"1 0 A.2.S" records node 1 (note: NODE indexes are from 0), meaning residue "S" in position 2 (position is defined as "resSeq number"+"insersion code", it is read from column 23-27 in ATOM section) of protein 0 (i.e., d1ncxa_) in Chain "A". Protein indexes are from 0. Protein names and indexes can be found in <PRO></PRO> tags. "A.2.S" is the residue identifier that defines which residue from protein 0.
"20 0 A.21.E 1 A.9.K 2 A.1.M" records node 20, which represents an aligned position common to all 3 input structures (i.e., protein 0 residue A.21.E, protein 1 residue A.9.K and protein 2 residue A.1.M).
Between <EDGE> and </EDGE>, each line records an edge connecting two nodes; e.g., "0 0 1" records edge 0 connecting node 0 and node 1.
Between <CORE> and </CORE>: parameters about the common core for the input structures. For example:
<CORE>0 3 132 2.80 1 2.32</CORE> Length or size of the POG is enclosed in the <LEN> tag. For example:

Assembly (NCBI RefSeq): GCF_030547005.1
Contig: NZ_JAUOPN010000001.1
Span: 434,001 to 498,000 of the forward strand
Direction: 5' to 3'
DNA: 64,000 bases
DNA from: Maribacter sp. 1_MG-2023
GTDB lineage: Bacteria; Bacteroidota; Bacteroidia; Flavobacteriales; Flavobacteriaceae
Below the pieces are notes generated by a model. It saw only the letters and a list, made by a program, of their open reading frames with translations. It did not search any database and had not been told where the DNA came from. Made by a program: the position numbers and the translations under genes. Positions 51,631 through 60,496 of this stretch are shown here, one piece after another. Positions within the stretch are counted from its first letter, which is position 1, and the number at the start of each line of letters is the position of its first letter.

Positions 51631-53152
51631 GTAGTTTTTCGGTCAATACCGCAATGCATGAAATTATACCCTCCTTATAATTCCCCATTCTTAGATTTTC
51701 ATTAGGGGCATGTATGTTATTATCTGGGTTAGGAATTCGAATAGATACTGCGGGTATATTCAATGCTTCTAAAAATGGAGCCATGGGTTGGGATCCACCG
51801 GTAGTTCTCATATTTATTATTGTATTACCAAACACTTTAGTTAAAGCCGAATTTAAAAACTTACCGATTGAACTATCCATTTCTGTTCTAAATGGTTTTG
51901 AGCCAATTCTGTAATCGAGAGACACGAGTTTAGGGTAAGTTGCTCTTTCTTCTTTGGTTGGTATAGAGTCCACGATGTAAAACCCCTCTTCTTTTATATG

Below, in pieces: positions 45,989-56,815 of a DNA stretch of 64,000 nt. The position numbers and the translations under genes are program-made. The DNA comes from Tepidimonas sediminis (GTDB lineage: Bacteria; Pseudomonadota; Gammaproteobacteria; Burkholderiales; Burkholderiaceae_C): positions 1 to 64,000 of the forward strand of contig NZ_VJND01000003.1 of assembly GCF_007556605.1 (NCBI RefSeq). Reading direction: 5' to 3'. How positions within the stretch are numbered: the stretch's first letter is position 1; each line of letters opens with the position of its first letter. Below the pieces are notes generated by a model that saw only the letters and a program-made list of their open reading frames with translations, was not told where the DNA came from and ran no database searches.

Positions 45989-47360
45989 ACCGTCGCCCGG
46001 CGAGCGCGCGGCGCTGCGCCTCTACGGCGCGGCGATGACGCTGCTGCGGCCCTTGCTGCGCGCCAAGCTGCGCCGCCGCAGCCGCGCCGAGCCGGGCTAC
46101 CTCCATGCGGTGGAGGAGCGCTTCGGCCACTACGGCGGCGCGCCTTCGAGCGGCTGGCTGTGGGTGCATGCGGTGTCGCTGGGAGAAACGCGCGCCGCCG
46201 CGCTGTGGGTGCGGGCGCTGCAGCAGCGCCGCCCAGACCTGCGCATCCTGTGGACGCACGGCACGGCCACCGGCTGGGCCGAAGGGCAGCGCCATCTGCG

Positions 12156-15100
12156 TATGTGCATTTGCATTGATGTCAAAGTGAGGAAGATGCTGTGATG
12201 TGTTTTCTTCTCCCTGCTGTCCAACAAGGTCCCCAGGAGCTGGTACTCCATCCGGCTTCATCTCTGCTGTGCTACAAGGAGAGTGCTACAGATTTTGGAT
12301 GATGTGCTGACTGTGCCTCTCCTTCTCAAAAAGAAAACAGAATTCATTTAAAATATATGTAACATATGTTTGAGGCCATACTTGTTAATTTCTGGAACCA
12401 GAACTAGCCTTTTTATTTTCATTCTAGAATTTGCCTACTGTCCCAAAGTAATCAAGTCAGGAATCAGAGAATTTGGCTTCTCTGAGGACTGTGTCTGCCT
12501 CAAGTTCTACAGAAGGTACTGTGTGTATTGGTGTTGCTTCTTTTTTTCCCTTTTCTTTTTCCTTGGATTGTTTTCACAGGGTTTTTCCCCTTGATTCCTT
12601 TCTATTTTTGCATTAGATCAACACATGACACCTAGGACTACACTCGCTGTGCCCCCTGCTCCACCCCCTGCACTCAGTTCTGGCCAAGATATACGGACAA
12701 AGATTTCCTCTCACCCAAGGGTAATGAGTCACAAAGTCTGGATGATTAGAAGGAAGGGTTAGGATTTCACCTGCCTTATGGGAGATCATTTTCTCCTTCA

<LEN>201 208</LEN> Users may prepare alignments they desire by extracting alignment information from this file.

(2) Alignment of amino acids

This file (show me the demonstration file) explicitly lists the residues of aligned regions of at least 5-residues long shared by all input structures (but not aligned positions of a subset of the input structures), showing the lengths of the other spanning regions between {}.

The first line in the file shows that there are 6 such aligned regions, labeled as S1 - S6 (same as in the simplified POG graph).
The second line "d1ncxa_ {20}EFKAAFDM{0}FDADGGGDIST{1}.." shows residues 21-28 of 1ncxa_ (EFKAAFDM), 29-39 (FDADGGGDIST) and so on.

In addition, the qualified positions of the residues that are aligned in all input structures are recorded in the <ALN></ALN> tags. For (example),